56. Zhao, F.; McParland, S.; Kearney, F.; Du, L.; Berry, D.P. Detection of selection signatures in dairy and beef cattle using high-density genomic information. Genet. Sel. Evol. 2015, 47, 49. [Google Scholar] [CrossRef][Green Version]
  57. Marras, G.; Gaspa, G.; Sorbolini, S.; Dimauro, C.; Ajmone-Marsam, P.; Valentini, A.; Williams, J.L.; Macciotta, N.P.P. Analysis of runs of homozygosity and their relationship with inbreeding in five cattle breeds farmed in Italy. Anim. Genet. 2014, 46, 110–121. [Google Scholar] [CrossRef]
  58. Biscarini, F.; Paolo Cozzi, P.; Gaspa, G.; Marras, G. detectRUNS: Detect Runs of Homozygosity and Runs of Heterozygosity in Diploid Genomes. R Package Version 0.9.5. Available online: https://cran.r-project.org/web/packages/detectRUNS/index.html (accessed on 8 May 2021).
  59. Ferenčaković, M.; Sölkner, J.; Curik, I. Estimating autozygosity from high-throughput information: Effects of SNP density and genotyping errors. Genet. Sel. Evol. 2013, 45, 42. [Google Scholar] [CrossRef][Green Version]
  60. Wall, J.D.; Pritchard, J.K. Haplotype blocks and linkage disequilibrium in the human genome. Nat. Rev. Genet. 2003, 4, 587–597. [Google Scholar] [CrossRef]
  61. Lencz, T.; Lambert, C.; DeRosse, P.; Burdick, K.E.; Morgan, T.V.; Kane, J.M.; Kucherlapati, R.; Malhotra, A.K. Runs of homozygosity reveal highly penetrant recessive loci in schizophrenia. Proc. Natl. Acad. Sci. USA 2007, 104, 19942–19947. [Google Scholar] [CrossRef] [PubMed][Green Version]
  62. Purfield, D.C.; Berry, D.P.; McParland, S.; Bradley, D.G. Runs of homozygosity and population history in cattle. BMC Genet. 2012, 13, 70. [Google Scholar] [CrossRef] [PubMed][Green Version]
  63. Peripolli, E.; Stafuzza, N.B.; Munari, D.P.; Lima, A.L.F.; Irgang, R.; Machado, M.A.; Panetto, J.C.D.C.; Ventura, R.V.; Baldi, F.; da Silva, M.V.G.B. Assessment of runs of homozygosity islands and estimates of genomic inbreeding in Gyr (Bos indicus) dairy cattle. BMC Genom. 2018, 19, 34. [Google Scholar] [CrossRef] [PubMed]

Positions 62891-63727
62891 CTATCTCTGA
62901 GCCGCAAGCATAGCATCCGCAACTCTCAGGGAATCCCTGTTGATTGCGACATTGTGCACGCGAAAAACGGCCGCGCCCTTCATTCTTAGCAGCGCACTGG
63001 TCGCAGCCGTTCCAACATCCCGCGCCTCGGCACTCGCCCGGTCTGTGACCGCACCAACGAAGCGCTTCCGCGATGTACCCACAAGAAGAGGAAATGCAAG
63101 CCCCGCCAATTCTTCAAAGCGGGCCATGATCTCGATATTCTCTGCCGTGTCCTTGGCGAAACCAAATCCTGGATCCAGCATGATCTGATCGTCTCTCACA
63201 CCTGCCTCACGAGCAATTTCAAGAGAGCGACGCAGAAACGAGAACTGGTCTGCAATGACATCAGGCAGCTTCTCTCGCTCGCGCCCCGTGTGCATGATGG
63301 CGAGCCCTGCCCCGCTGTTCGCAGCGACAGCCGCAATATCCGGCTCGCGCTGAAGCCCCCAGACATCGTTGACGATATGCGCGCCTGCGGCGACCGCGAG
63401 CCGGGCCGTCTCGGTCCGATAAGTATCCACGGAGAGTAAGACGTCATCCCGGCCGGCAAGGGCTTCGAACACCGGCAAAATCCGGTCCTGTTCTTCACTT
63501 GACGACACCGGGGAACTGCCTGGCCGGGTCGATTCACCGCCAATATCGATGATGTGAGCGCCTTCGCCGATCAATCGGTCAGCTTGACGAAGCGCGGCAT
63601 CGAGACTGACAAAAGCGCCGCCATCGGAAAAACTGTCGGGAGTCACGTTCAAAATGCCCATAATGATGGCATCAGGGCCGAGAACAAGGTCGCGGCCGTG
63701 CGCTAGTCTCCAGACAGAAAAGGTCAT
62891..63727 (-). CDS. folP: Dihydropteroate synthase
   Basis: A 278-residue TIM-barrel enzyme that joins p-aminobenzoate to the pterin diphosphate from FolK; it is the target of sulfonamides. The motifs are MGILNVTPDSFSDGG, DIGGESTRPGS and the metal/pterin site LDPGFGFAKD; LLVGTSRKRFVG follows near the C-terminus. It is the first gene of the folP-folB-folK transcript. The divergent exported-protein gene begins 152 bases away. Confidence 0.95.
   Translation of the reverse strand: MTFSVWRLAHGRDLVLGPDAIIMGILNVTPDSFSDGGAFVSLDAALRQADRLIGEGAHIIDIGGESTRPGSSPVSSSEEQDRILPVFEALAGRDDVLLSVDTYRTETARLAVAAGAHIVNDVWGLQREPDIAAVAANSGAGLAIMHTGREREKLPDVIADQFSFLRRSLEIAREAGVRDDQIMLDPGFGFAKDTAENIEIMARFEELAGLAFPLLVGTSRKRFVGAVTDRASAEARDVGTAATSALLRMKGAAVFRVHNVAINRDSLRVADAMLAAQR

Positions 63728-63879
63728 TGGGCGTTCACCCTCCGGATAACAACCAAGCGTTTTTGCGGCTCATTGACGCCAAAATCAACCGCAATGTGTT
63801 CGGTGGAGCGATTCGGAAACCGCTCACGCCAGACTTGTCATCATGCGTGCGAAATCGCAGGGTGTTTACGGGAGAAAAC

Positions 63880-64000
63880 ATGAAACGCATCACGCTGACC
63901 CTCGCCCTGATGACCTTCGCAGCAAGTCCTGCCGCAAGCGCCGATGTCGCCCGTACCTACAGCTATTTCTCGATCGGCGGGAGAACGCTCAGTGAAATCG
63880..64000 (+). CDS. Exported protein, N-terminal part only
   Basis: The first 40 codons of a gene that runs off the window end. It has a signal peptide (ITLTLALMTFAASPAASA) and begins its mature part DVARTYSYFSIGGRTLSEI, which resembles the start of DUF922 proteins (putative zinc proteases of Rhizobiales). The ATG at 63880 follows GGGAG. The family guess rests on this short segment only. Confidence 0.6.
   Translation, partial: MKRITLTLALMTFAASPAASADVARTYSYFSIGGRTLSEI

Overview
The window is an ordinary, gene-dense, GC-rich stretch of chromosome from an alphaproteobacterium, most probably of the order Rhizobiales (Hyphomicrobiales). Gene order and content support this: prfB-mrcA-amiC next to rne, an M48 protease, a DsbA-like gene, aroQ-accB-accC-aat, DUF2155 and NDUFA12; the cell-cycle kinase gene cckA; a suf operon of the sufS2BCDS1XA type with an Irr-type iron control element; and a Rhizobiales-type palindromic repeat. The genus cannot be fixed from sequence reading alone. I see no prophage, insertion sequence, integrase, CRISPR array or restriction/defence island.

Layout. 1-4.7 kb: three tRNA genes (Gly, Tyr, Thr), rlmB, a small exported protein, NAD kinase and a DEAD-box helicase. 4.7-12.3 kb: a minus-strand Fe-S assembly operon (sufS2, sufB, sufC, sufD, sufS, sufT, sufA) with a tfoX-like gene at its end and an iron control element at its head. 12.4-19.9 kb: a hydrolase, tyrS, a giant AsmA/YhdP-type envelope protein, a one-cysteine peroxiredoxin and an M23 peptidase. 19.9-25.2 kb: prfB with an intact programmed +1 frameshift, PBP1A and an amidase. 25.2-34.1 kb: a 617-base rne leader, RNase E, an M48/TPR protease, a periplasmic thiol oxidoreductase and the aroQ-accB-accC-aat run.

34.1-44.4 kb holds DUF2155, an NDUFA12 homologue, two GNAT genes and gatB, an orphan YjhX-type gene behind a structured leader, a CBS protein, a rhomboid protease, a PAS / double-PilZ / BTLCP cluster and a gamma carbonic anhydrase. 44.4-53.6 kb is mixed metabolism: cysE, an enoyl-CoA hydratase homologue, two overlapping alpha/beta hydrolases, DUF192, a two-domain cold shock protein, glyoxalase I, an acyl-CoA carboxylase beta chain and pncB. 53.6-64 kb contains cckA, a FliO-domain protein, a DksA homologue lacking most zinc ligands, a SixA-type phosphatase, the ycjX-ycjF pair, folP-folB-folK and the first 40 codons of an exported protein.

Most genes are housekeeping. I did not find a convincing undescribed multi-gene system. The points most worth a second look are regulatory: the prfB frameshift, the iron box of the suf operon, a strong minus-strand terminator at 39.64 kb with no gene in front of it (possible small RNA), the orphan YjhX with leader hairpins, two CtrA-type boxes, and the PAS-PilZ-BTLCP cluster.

64. Grilz-Seger, G.; Neuditschko, M.; Ricard, A.; Velie, B.; Lindgren, G.; Mesarič, M.; Cotman, M.; Horna, M.; Dobretsberger, M.; Brem, G.; et al. Genome-wide homozygosity patterns and evidence for selection in a set of European and Near Eastern horse breeds. Genes 2019, 10, 491. [Google Scholar] [CrossRef][Green Version]
  65. Scheet, P.; Stephens, M. A fast and flexible statistical model for large-scale population genotype data: Applications to inferring missing genotypes and haplotypic phase. Am. J. Hum. Genet. 2006, 78, 629–644. [Google Scholar] [CrossRef][Green Version]
  66. Kinsella, R.J.; Kähäri, A.; Haider, S.; Zamora, J.; Proctor, G.; Spudich, G.; Almeida-King, J.; Staines, D.; Derwent, P.; Kerhornou, A.; et al. Ensembl BioMarts: A hub for data retrieval across taxonomic space. Database 2011, 2011, bar030. [Google Scholar] [CrossRef]
  67. Kuhn, R.M.; Haussler, D.; Kent, W.J. The UCSC genome browser and associated tools. Brief. Bioinform. 2013, 14, 144–161. [Google Scholar] [CrossRef][Green Version]
  68. The Chicken Quantitative Trait Locus (QTL) Database (Chicken QTLdb). Available online: https://www.animalgenome.org/cgi-bin/QTLdb/GG/index (accessed on 17 May 2021).
  69. Huang, D.W.; Sherman, B.T.; Lempicki, R.A. Systematic and integrative analysis of large gene lists using DAVID Bioinformatics Resources. Nature Protoc. 2009, 4, 44–57. [Google Scholar] [CrossRef]